Another type of card prediction comes with card rotations. If you didn’t already know what card rotation or cycle is, it is the random order in which your cards will be available to be placed again. In other words, if your opponent places down Barbarians, he or she will have to place down 4 more cards to be able to place down Barbarians again.
Let’s apply this to a practical situation.
For example, you are playing a spell bait deck, where your goal is to use troops vulnerable to spells (Skeleton Army, Minion Horde, Goblin Barrel) when your opponent doesn’t have any spells. You send out a Goblin Barrel, and assuming that you already know what your opponent is playing, they use their only spell, Zap. You immediately punish them with a Minion Horde Miner combo, and you know that since the Witch is their only answer to air splash, your get your Zap ready to stun the Witch long enough to allow the Minions to shred through her. They have no other answer to your push, giving you an easy tower for only 10 elixir (13 if you count the Goblin Barrel). They spend 7 Elixir, so you trade 5 Elixir for a tower; Not bad!
Here’s another situation using the same concept in a different way.
You know that your opponent shuts down your Hog Rider Ice Golem push with the Cannon and Ice Wizard, so since you see your opponent play those two cards in the same exact place every time, you can predict your enemy. The next time you send in you Hog Ice Golem, get your Fireball ready where it will hit the Ice Wizard and the Inferno Tower. Time it so that it will land when your opponent places down their cards, they will be instantly be obliterated, giving you 1500 tower damage.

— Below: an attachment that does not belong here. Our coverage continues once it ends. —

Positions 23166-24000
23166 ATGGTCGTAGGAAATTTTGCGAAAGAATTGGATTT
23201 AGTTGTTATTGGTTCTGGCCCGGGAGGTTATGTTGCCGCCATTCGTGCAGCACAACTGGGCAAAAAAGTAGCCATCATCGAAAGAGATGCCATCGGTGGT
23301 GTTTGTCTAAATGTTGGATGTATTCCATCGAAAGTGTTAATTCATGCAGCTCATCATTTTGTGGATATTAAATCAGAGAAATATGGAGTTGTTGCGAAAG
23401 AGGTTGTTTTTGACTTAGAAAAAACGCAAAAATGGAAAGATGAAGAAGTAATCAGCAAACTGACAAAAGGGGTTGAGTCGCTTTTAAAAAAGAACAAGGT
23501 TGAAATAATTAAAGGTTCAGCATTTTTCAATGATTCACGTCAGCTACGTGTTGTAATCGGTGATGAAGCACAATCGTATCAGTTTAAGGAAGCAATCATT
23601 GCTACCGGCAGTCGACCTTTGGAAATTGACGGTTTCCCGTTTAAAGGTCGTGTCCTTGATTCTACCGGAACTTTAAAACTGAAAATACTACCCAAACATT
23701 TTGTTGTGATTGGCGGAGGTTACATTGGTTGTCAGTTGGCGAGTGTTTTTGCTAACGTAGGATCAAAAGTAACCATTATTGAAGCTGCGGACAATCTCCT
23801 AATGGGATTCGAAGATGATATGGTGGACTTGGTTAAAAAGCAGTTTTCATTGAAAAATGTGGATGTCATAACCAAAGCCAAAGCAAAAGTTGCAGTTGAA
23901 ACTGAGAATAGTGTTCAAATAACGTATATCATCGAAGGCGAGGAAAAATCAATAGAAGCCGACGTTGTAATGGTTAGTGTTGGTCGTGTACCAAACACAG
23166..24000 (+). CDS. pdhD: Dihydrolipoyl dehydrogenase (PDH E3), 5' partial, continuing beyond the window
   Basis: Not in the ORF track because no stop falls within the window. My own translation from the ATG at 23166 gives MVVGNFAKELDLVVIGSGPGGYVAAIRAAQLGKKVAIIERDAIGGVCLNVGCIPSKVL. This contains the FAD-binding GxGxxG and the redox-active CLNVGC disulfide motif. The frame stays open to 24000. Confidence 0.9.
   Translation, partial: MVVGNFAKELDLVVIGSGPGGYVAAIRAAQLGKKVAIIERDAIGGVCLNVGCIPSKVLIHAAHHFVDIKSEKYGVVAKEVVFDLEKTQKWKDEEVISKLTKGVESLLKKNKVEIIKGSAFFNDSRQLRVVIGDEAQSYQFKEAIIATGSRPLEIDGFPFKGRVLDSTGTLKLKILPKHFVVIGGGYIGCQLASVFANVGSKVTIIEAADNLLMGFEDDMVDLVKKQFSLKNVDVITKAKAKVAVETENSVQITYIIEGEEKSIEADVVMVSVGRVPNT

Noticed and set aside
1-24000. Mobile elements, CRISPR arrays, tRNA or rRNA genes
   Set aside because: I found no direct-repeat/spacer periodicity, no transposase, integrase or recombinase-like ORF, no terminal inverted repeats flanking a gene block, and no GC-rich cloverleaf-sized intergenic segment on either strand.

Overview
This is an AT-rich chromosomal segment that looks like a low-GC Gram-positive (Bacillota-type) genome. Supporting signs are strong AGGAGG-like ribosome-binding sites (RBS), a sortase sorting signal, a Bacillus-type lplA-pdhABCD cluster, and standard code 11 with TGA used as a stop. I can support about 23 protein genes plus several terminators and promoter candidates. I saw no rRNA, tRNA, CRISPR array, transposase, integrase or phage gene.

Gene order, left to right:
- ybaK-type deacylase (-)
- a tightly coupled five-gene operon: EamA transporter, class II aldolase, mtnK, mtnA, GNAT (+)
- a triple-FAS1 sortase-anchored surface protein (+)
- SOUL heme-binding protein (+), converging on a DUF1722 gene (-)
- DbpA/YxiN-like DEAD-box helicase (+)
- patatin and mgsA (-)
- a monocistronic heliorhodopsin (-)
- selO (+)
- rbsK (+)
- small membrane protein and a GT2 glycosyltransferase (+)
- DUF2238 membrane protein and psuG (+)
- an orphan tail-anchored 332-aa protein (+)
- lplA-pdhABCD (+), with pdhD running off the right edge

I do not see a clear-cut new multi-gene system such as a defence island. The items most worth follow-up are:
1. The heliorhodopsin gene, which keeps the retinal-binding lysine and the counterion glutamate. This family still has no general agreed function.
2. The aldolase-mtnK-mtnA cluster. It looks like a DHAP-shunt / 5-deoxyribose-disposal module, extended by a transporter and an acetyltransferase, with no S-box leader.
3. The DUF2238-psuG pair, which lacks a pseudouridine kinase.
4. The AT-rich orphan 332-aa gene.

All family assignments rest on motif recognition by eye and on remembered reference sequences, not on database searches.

2. Knowing Your Opponent’s Elixir
You might be wondering, “Almighty Nitrome, can u somehow see your opponent’s Elixir bar?” And no I can’t, but all good players have a good feel for what your opponent’s Elixir is (which is why you need a clear mind to focus). You don’t know exactly how much elixir they have, but you want to know if you have more or less elixir than your opponent, and how large is the Elixir gap.
For instance, a popular aggressive attack in arena 5 (when I was there) was to plant a Wizard with Barbarians. This is a horrible mistake as you can shut down the push with a single push. The enemy’s attack cost 9 elixir, while your defense cost 4. So by the time you defend, you will have about 7 elixir and your opponent will have about 2. With that 7 elixir, you can send in a Hog Rider Goblin push. Since your opponent’s only counter to your Hog Rider was Barbarians, they will be forced to place down their other counter, Goblins. You knew that, so you hovered your Zap over the tower to surprise your opponent with quickly dead Goblins.
Of course it is impossible to keep track of it at all times, but here’s a general rule of thumb: Push your opponent if they are low on Elixir. Use your prediction techniques to predict their counters based on the amount of elixir they have.